|Institution||Queen's University, Belfast|
School: School of Biological Sciences
Project: Trophic interactions and the ecology of emerging lungworm infections under global warming
Undergraduate Education: Bachelor of Veterinary Medicine, Royal Veterinary College
Postgraduate Education: MSc Conservation Biology and Ecological Management, Queen’s University Belfast
Research: Parasites are a commonly overlooked cause of zoonotic disease and pose a threat to biodiversity and conservation. Angiostrongylus cantonesis is the leading cause of parasitic meningitis in humans globally, in addition to causing mortality in multiple threatened animal species. While closer to home, Angiostrongylus vasorum causes severe disease in domestic dogs and Crenosoma striatum is associated with respiratory disease in European hedgehogs which are classed as a vulnerable species in the UK. Many species of lungworm have a complex life history requiring multiple hosts to complete each cycle. Parasite-host encounters and thus parasite prevalences are determined by behavioural and ecological factors that are, as yet poorly understood. By following the flow of parasites across different trophic levels and under differing climates, risk factors for transmission can be identified. In turn allowing more targeted action by One Health practitioners in preventing zoonotic disease, as well as informing conservationists and wildlife rehabilitators about risks to vulnerable animal species.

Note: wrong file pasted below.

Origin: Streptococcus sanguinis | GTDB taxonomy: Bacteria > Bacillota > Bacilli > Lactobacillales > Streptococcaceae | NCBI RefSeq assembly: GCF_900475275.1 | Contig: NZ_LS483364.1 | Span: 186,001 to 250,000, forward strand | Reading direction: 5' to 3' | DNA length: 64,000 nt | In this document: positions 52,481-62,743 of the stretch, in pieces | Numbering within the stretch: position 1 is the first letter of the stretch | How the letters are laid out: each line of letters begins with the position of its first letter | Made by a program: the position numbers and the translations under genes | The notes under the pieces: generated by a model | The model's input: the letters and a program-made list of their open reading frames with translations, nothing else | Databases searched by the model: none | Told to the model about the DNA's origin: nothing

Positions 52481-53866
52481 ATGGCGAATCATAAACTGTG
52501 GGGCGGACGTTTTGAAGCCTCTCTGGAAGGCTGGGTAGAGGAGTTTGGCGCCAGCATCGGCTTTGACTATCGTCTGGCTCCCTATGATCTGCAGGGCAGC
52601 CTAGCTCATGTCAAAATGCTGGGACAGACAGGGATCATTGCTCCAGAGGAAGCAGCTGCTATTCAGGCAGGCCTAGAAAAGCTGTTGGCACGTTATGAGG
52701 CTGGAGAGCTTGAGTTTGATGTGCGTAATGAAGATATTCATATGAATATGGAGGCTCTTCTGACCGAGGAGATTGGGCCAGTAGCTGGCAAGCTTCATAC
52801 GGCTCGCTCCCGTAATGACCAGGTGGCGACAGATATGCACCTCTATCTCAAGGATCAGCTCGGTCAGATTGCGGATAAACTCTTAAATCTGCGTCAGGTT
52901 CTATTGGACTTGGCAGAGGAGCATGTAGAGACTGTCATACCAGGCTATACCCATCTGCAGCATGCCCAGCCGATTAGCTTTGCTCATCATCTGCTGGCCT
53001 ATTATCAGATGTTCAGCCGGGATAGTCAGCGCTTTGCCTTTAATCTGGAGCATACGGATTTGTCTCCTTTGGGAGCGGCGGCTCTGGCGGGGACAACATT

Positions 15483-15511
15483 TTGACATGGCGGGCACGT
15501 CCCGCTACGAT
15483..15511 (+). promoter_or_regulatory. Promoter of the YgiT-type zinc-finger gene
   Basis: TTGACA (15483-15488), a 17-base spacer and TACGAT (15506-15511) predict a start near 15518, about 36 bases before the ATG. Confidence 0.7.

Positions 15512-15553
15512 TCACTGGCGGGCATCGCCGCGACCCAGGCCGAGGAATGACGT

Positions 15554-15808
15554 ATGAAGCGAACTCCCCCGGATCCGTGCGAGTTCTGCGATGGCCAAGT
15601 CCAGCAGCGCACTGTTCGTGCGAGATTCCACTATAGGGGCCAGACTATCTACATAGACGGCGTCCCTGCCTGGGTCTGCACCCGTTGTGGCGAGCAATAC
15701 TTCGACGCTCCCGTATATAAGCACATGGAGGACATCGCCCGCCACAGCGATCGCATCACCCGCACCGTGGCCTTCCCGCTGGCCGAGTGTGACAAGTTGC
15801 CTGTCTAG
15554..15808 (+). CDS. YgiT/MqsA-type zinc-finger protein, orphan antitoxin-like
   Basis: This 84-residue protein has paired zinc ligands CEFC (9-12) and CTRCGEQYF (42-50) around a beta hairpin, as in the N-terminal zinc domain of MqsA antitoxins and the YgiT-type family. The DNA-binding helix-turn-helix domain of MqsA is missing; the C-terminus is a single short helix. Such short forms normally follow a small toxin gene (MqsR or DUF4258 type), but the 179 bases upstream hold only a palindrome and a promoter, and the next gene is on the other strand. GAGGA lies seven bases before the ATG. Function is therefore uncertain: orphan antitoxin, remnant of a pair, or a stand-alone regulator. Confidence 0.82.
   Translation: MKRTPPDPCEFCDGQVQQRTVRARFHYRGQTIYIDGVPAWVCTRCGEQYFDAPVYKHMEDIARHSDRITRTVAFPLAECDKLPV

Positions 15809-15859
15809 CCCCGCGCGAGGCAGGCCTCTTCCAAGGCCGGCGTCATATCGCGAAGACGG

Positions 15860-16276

This project aims to investigate the ecology and epidemiology of A. vasorum and C. striatum species within wildlife species in the UK. However, the findings will be used as a model for other closely related lungworm species. This is especially relevant given the recent incursion of zoonotic A. cantonensis into Southern Europe. I aim to use a combination of approaches to achieve this; behavioural experiments will be conducted on the feeding choices of gastropod host species in differing climates, samples from definitive hosts such as foxes and hedgehogs will be examined to determine how parasitic infection affects host fitness, and molecular techniques such as DNA metabarcoding will be used to track the movements of parasites through complex food webs.
- Case partner: European Scientific Counsel for Companion Animal Parasites (ESCCAP) is a non-profit, independent advisory board that aims to provide best practice guidance to companion animal veterinary professionals and pet owners in the face of increased international pet travel and emerging parasitic diseases.
- Twitter/X handle; @gemzeb
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